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HOLLOW MAN .
Hollow Man is a high tech morality tale. What happens when you are no longer bound by society's rules and conventions? You begin to think you are God.
-Review by Annette Wierstra

H
OLLOW MAN
(2000)

This page was created on August 5, 2000
and was updated on May 29, 2005

Directed by Paul Verhoeven
Writing credits: Gary Scott Thompson (story) and Andrew W. Marlowe (story and screenplay)

Kevin Bacon .... Sebastian Caine
Elisabeth Shue .... Linda McKay
Kim Dickens .... Sarah Kennedy
Josh Brolin .... Matt Kensington
Grunberg .... Carter Abby
Mary Jo Randle .... Janice
Joey Slotnick .... Frank
Steve Altes .... Dad
William Devane .... Dr. Howard Kramer
Rhona Mitra

Produced by Alan Marshall (IV) Marion Rosenberg (executive), Douglas Wick
Original music by Jerry Goldsmith
Cinematography by Jost Vacano
Film Editing by Mark Goldblatt

There's more to fear than you can see.

SYNOPSIS:
The thought of human invisibility has intrigued man for centuries. Repeated in oral tradition and literature since ancient times, the fascinating subject is now being explored by the acclaimed motion picture director Paul Verhoeven in a provocative new suspense thriller, Hollow Man.

In the latest gripping film entertainment to spring from the fertile mind of Verhoeven (Basic Instinct, Starship Troopers, Total Recall, RoboCop), highly gifted scientist Sebastian Caine (Kevin Bacon) develops a serum that induces complete invisibility. His remarkable transformation results in unimaginable power that seems to suffocate his sense of morality and leads to a furious and frightening conclusion.
© 2000 Columbia Pictures

Director Paul Verhoeven says this is "a story about the transference of evil. Kevin's character begins sympathetically; what we want the audience to experience, is how he becomes this soulless, evil being." It is the "descent into evil."

HOLLOW MAN

-Review by Annette Wierstra
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Hollow Man is a high tech morality tale. What happens when you are no longer bound by society's rules and conventions? You begin to think you are God.

Click for larger photoSebastian Caine (Kevin Bacon) is the leader of a top secret US research team. They've cracked the key to invisibility but don't know how to bring all the subjects back into view. The team includes scientists Linda McKay (Elizabeth Shue) and Matt Kensington (Josh Brolin) working with Sebastian to crack the code.

Click for larger photoWhen they do figure it out Sebastian is reluctant to share the knowledge with his superiors as he is anxious to be the first to turn invisible. The movie is clearly set up to be a morality tale. The computer room that overlooks the working lab is jokingly called heaven and Sebastian arrogantly refers to himself as God.

Click for larger photoLinda and Matt agree to secretly let Sebastian be the first to be invisible. When the reversal to visibility fails, Sebastian begins his descent into evil. The stripping away of layers of skin and tissue (an impressive special effect) symbolizes the stripping away the layers of Sebastian's morality. A man, already with a lust for power is easily intoxicated with his newfound gift. "It's amazing what you can do when you don't have to look at yourself in the mirror anymore," he says.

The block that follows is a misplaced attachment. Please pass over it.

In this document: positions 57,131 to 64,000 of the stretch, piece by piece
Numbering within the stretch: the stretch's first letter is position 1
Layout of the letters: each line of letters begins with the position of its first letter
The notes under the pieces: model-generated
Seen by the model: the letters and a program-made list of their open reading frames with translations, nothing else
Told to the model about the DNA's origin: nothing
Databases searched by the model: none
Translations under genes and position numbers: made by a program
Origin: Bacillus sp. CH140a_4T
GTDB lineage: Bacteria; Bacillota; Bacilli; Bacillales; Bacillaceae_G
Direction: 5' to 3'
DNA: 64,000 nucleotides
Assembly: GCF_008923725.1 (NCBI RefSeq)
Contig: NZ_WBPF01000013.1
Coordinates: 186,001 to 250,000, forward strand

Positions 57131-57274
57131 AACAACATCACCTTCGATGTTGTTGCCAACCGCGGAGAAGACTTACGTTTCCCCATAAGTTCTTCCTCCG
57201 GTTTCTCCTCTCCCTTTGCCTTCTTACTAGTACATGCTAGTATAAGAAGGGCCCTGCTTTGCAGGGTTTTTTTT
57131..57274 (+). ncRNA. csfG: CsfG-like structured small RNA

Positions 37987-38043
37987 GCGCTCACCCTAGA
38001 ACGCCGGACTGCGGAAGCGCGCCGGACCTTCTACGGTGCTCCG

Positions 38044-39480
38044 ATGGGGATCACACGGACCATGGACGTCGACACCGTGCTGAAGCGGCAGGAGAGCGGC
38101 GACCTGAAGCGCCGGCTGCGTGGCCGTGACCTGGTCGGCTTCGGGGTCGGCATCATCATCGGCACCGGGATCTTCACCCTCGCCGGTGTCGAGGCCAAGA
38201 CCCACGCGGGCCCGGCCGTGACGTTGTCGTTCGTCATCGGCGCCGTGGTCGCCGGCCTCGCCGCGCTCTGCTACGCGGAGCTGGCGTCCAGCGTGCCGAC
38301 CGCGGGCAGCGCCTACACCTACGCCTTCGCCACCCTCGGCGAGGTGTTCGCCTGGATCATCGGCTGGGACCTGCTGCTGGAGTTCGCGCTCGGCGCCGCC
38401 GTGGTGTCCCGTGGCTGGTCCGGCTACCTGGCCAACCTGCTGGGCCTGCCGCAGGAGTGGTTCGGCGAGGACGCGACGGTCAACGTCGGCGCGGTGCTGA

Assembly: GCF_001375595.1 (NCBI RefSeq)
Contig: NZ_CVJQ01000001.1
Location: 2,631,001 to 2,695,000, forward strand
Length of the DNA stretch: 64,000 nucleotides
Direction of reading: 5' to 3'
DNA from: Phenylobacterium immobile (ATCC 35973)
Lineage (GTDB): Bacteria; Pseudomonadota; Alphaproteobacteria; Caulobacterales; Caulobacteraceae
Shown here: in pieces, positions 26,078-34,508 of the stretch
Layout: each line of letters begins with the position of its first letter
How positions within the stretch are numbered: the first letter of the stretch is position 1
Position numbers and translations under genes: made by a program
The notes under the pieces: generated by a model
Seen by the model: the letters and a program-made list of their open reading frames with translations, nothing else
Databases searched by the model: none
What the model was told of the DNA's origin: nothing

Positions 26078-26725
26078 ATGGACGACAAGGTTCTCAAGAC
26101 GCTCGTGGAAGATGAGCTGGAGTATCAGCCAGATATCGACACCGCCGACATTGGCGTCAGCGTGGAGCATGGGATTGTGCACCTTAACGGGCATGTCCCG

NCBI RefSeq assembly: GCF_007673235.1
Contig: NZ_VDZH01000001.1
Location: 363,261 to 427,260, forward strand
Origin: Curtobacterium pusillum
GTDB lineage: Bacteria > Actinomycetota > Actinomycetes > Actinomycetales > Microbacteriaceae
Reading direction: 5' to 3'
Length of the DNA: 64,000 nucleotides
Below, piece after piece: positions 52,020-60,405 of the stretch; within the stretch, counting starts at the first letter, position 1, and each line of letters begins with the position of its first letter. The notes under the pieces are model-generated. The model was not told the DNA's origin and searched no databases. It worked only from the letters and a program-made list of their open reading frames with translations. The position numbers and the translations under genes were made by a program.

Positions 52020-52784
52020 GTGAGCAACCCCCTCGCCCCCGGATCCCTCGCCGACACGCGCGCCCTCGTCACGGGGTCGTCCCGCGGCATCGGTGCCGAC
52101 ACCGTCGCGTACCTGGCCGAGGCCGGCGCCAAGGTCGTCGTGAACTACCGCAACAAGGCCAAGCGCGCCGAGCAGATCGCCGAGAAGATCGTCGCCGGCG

Click for larger photoThe lack of public scrutiny enables Sebastian to lose his conscience. The rules of society and any sense of human decency are gone. It starts slowly, with little practical jokes, then moves to more serious games like molesting the breasts of a sleeping co-worker and sneaking out of the compound. But it suddenly escalates to rape and finally murder.

Click for larger photoSebastian's story is not new. The idea of invisibility has been explored in literature before and the morality tale is even older. Instead of relying and trusting on an all-powerful God, Sebastian tries to become one. While he always semi-joked about being God before, Sebastian begins to feel he is truly god-like. He has the power to manipulate and control. This is his downfall. He can't be the omniscient ruler - he can't even control the lab. Human beings are incapable of wielding that kind of power.

Click for largerWhile it works as a morality tale, the plot would have been far more interesting if Sebastian wasn't locked up in the lab for most of the movie and his loss of morality was more closely examined. Sebastian could have been more of an Everyman. Because he is already a cold and heartless person as a visible person it is easy for the viewer to detach himself from the character. If Sebastian had been a more balanced person in the beginning the viewers could imagine the same descent into evil for themselves, instead of feeling morally superior to Sebastian.

David Bruce
ADDITIONAL THOUGHTS
The use of mirrors, monitors and voyeurism are keys to some disturbing insights into our voyeuristic culture.
- by David Bruce
Web Master HollywoodJesus.com
Click for largerREFLECTIONS, MIRRORS, MONITORS, AND WINDOWS
When viewing this film notice how much of the film is voyeuristic. Mirrors are used to reflect truth. Monitors and windows are voyeuristic.